Fruit Flies Feel Fear — Sort Of

posted: 05/18/15
by: Danny Clemens
Male fruit fly on a blade of grass macro

Researchers attempting to understand the inner workings of human emotion have made an interesting discovery: when threatened, fruit flies display a complex, fear-like response.

In a new study, researchers simulated overhead visual threats meant to mimic a possible predator; they passed a dark paddle over the flies' habitat and tracked the flies' response with advanced software.

As the paddle passed over the flies, the flies would consciously avoid the ersatz predator. During subsequent passes, the flies' reaction would progressively intensify, which indicates that the response was more than a simple reflex.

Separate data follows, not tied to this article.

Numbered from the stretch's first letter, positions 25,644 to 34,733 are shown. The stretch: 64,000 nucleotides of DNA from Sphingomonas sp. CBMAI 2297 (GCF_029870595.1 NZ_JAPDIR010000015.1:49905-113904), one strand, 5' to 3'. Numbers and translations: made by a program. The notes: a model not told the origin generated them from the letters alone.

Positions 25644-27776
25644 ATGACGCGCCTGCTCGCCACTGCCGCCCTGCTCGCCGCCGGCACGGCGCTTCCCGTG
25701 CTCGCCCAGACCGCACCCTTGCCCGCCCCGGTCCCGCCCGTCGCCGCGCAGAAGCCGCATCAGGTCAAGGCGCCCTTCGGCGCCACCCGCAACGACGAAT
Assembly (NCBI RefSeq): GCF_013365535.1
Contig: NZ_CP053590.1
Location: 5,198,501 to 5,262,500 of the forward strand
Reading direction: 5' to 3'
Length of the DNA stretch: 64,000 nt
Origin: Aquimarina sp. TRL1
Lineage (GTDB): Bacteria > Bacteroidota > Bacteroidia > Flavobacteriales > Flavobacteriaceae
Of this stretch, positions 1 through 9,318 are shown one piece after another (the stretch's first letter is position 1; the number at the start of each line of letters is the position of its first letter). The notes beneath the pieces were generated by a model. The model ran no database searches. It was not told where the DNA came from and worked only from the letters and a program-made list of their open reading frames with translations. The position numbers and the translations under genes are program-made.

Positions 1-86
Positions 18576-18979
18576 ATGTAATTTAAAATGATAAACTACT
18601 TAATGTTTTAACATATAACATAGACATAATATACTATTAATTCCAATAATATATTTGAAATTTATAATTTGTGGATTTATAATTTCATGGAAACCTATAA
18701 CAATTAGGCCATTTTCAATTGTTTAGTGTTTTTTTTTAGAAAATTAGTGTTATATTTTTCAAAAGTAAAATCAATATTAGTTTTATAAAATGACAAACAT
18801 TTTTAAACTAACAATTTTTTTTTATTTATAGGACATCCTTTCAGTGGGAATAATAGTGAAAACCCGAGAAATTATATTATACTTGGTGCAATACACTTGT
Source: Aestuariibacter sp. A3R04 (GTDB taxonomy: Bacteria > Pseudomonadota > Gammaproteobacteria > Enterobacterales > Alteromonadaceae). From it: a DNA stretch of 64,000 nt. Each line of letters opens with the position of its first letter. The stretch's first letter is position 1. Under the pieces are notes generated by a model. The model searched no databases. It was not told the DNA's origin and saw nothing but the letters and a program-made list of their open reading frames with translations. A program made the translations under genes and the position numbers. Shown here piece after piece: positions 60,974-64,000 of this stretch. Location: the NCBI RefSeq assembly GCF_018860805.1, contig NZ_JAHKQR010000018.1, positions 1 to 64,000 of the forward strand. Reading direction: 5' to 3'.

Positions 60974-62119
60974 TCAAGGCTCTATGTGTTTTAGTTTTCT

"For us, that's a big step beyond just casually intuiting that a fly fleeing a visual threat must be 'afraid,' based on our anthropomorphic assumptions. It suggests that the flies' response to the threat is richer and more complicated than a robotic-like avoidance reflex," said study author David Anderson.

Although there are closer relatives to humans than fruit flies, Anderson and his team studied the insects because of their comparatively simple neurological system.

The research is published in the latest edition of the journal Current Biology.

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